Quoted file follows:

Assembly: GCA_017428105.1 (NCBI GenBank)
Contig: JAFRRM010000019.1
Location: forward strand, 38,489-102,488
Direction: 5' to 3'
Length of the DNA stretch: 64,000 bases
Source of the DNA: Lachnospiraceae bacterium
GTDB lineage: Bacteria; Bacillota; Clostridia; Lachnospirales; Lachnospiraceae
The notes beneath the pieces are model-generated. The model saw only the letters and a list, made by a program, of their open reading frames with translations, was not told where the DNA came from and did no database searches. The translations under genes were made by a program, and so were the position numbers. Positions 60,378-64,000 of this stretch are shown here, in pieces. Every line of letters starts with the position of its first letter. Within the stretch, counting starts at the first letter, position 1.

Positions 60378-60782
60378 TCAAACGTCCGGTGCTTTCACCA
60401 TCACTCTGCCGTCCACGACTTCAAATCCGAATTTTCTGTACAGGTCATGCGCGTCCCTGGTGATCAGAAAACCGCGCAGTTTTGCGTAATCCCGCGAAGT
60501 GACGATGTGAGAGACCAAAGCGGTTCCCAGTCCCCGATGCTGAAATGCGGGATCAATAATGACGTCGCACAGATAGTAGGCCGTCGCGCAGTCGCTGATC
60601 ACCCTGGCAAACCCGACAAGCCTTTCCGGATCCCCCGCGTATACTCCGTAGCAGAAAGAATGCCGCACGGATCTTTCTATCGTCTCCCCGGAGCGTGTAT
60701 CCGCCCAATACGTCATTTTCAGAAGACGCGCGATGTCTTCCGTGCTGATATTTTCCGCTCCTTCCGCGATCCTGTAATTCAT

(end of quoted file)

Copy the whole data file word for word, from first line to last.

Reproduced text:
Assembly: GCA_017428105.1 (NCBI GenBank)
Contig: JAFRRM010000019.1
Location: forward strand, 38,489-102,488
Direction: 5' to 3'
Length of the DNA stretch: 64,000 bases
Source of the DNA: Lachnospiraceae bacterium
GTDB lineage: Bacteria; Bacillota; Clostridia; Lachnospirales; Lachnospiraceae
The notes beneath the pieces are model-generated. The model saw only the letters and a list, made by a program, of their open reading frames with translations, was not told where the DNA came from and did no database searches. The translations under genes were made by a program, and so were the position numbers. Positions 60,378-64,000 of this stretch are shown here, in pieces. Every line of letters starts with the position of its first letter. Within the stretch, counting starts at the first letter, position 1.

Positions 60378-60782
60378 TCAAACGTCCGGTGCTTTCACCA
60401 TCACTCTGCCGTCCACGACTTCAAATCCGAATTTTCTGTACAGGTCATGCGCGTCCCTGGTGATCAGAAAACCGCGCAGTTTTGCGTAATCCCGCGAAGT
60501 GACGATGTGAGAGACCAAAGCGGTTCCCAGTCCCCGATGCTGAAATGCGGGATCAATAATGACGTCGCACAGATAGTAGGCCGTCGCGCAGTCGCTGATC
60601 ACCCTGGCAAACCCGACAAGCCTTTCCGGATCCCCCGCGTATACTCCGTAGCAGAAAGAATGCCGCACGGATCTTTCTATCGTCTCCCCGGAGCGTGTAT
60701 CCGCCCAATACGTCATTTTCAGAAGACGCGCGATGTCTTCCGTGCTGATATTTTCCGCTCCTTCCGCGATCCTGTAATTCAT